And by thinking of ideas, not excuses.

Out with the old, in with the new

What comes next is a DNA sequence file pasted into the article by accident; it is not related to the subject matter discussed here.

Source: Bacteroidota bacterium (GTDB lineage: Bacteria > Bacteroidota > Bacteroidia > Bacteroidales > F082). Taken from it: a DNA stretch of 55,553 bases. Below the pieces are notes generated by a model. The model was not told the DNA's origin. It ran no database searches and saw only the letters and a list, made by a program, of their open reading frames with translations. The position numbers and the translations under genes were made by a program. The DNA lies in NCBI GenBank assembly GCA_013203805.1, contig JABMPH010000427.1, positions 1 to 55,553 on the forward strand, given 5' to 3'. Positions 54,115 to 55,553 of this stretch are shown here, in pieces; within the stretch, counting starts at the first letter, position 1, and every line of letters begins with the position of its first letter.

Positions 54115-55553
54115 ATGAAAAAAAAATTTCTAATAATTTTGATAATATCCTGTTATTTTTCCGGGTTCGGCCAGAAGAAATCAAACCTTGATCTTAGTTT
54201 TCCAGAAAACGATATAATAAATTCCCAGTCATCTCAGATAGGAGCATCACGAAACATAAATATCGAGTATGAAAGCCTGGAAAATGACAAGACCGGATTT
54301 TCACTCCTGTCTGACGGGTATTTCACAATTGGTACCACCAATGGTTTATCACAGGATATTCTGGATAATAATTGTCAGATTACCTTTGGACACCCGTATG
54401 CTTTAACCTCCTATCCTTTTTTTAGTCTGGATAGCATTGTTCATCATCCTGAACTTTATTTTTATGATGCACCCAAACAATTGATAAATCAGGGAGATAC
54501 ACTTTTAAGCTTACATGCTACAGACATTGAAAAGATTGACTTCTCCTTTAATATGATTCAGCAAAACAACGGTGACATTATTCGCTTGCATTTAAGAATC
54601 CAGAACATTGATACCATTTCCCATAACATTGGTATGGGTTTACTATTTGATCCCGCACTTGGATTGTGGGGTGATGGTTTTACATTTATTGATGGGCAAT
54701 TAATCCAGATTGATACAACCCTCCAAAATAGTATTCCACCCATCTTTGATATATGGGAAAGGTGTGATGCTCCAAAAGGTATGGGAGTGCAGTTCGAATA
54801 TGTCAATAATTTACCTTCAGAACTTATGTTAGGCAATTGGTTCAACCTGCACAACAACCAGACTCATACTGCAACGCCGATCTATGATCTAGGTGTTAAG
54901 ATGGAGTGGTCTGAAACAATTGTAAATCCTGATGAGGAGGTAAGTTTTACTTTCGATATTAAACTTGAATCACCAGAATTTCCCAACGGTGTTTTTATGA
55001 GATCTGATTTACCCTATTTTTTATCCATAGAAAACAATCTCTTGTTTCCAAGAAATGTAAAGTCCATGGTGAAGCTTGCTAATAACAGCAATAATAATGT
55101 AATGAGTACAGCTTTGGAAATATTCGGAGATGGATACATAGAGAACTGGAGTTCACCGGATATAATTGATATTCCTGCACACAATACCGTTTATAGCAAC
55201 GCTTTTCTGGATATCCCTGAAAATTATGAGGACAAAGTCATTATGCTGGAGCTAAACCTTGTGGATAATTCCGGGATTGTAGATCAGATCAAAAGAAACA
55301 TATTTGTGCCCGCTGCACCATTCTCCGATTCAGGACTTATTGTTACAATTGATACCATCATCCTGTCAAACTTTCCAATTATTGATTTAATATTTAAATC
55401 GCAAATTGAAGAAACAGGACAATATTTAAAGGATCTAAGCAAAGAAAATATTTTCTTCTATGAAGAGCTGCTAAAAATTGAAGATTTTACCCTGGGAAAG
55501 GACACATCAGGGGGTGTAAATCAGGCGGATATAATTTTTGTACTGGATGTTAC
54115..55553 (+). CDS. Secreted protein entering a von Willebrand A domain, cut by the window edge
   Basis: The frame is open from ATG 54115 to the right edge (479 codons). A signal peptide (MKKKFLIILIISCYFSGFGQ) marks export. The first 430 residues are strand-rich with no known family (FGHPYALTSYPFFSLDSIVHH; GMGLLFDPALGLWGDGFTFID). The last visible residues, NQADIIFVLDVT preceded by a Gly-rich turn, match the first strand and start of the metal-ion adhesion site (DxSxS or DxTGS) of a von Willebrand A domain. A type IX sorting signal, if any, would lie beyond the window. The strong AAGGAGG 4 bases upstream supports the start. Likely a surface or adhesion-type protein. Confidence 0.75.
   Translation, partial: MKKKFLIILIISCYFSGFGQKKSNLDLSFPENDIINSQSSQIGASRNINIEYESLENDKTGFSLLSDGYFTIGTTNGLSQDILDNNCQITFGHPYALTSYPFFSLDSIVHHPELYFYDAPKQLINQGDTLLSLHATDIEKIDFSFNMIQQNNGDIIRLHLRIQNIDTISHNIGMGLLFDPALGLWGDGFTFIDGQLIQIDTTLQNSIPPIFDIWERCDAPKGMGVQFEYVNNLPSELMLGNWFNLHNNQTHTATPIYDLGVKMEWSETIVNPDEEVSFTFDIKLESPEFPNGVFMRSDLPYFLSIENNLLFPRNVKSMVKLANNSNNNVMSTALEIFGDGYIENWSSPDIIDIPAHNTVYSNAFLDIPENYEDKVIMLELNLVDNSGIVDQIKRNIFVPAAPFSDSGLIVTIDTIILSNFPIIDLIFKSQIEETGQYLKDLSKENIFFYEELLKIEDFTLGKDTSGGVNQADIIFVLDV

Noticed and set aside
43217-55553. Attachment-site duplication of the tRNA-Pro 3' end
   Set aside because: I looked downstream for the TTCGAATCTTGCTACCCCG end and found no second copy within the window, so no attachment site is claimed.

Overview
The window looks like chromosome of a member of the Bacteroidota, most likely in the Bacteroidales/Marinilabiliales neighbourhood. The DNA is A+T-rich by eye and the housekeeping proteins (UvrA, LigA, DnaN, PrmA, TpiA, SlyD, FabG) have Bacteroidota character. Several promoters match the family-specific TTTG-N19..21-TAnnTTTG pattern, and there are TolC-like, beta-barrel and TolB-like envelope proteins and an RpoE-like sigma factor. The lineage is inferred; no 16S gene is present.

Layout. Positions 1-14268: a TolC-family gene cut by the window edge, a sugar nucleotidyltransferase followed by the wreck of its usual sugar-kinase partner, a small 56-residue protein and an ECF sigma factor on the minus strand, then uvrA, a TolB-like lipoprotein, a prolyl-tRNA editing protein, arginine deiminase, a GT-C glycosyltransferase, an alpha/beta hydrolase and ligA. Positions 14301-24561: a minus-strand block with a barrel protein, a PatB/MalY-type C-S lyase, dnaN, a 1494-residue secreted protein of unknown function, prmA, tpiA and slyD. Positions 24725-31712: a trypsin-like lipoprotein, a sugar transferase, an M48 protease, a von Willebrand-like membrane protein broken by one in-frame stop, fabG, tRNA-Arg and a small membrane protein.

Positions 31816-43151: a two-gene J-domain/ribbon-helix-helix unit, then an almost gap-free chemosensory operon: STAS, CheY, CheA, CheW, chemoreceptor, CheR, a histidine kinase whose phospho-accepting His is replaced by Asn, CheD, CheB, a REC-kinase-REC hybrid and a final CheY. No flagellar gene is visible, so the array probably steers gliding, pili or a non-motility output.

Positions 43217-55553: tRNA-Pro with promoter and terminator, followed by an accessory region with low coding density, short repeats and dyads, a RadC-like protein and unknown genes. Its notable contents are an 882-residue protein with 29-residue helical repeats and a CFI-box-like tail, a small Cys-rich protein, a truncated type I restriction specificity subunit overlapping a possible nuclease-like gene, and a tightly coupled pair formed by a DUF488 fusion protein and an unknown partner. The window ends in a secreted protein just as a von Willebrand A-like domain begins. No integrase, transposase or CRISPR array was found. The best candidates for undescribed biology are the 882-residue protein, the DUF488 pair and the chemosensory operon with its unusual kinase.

On the day (most of) Britain celebrates parliament ‘not’ being blown up by Elizabethan (or more accurately Jamesian) political grievance, we should reflect for a moment on the ballyhoo the new president promises for change. There’ll be lots of stuff on the news today about that. Change is good. Promises are motivating. But actually driving change is another matter. It’s an age old historical argument – is it the people, or is it the circumstances? Cometh the hour, cometh the man is the ironic Shakespearean statement that springs to mind. Given the economic meltdown going on, it’s fair to say that there are forces outside the control of the people setting budget demands and controls all over the world right now. The new RBS Chief Executive has declined to offer forecasts, other than to predict the bank’s first ever losses. WPP is surprisingly bullish in its forecasts for 2009. What impact will the new President have? Obama is definitely not George Bush. We know that much. Will he withdraw from Iraq? Will he impose import restrictions on Chinese manufactured goods? Will he imprison those who can be identified as responsible for knowingly selling toxic assets? One thing for sure, we will see it on youtube. We will post opinion about it on our blogs. We will consume and exchange information about it more than any other generation has before. That’s the impact technology has had on the political landscape. And I predict a future for people that understand that.